Induction of protein expression was carried out at concentrations of 0.25 and 0.5 mM IPTG; higher expression was observed at 0.5 mM. The figure 6 show the analysis of cell extracts after induction with 0.5mM IPTG in 10% SDS-PAGE. The recombinant protein was purified using affinity chromatography and resulted in pure protein according to SDS-PAGE analysis. The molecular mass of the purified protein 39 kDa based was based on its mobility in SDS-PAGE, this value agreed with the molecular size predicted from its amino acid composition (Figure 7), the yield was 1 mg of protein/liter of culture. 

The purified rE2 protein was stored in 1.5 ml eppendorf tubes at 7°C. The protein showed good stability for up to 4 months at storage temperature. 

Figure 6: Analysis of cell extracts after induction in 10% SDS-PAGE. Lane 1: 10-250kDa protein molecular weight marker The Thermo Scientific™. Lane 2: negative control. Lane 3: induction with 0.5 mM IPTG at 37°C for 10 h.

Figure 7: 10% SDS-PAGE of purified HPV16 rE2 protein. Lane 1: Molecular weight marker of proteins from 10-250 kDa The Thermo Scientific™. Lane 2: Purified 39 kDa rE2 protein.


Currently, there is no antiviral drug available for the treatment of HPV-associated diseases despite the high incidence of these viruses in the sexually active population. Therefore, the need for antiviral agents to treat HPV associated diseases remains relevant [17]. HPV DNA replication is an attractive target for the development of HPV antivirals since inhibition of HPV DNA replication would result in fewer genomes available for viral protein synthesis, as well as fewer genomes for HPV. Integration a critical step in the development of HPV-dependent cancers.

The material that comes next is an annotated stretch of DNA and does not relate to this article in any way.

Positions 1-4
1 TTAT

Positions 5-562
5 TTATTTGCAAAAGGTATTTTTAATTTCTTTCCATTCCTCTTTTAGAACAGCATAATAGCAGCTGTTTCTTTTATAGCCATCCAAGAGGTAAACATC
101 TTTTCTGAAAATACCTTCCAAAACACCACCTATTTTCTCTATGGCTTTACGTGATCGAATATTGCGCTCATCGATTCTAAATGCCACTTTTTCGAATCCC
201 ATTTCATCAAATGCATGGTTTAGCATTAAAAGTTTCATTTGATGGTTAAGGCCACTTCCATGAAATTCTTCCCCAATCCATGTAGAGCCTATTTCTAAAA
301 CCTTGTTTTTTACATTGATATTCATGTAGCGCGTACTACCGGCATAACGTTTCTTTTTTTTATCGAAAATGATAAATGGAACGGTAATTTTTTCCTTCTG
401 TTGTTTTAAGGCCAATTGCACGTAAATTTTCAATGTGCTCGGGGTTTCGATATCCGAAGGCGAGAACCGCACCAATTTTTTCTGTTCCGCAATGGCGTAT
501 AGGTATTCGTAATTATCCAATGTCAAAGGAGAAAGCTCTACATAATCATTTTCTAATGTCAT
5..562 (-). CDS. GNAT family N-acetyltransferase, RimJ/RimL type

During the analysis of the open reading frame of the E2 gene as well as of the HPV16 sequence for the design of primers, 50% and 60% of guanines and cytokines were detected respectively, which give these sequences great stability. 

The expression vector used in this work was pET 28a (+), in which the protein is expressed as a fusion protein with a histidine tail at its N-terminal end. The pET vectors that have the T7 promoter are frequently used for the expression of recombinant proteins, as they produce high levels of transcription in E. coli [18]. 

There are some studies in which the same vector has been used for the expression of the E2 protein of different types of HPV and inducing with IPTG at different concentrations from 0.3 to 1 mM with incubation temperatures of 16-30 °C [19-23]. 

It was observed that the time after induction depended on the IPTG concentration and incubation temperatures, thus when temperatures were low, the incubation time increased as shown in the work [23]. Where the incubation temperature was of 16 ° C, obtaining the expression, until 16 h after induction, in contrast to those found in this investigation where the expression of E2 was induced with 0.5 mM IPTG and the incubation time was reduced to 10 h after induction, from that time on, the expression was no longer increased.


Based on the results of the sequencing of the plasmid pET28a (+)/E2 (98.6%) and the molecular weight (39 kDa) observed in the SDS-PAGE analysis, the protein obtained is the rE2 of HPV16.


  3. García J, Molina J, Blasco B (2010) The human papillomavirus and cervical cancer. A review of the updated history of cervical cancer research in Venezuela. Invest Clín. 51: 193-208.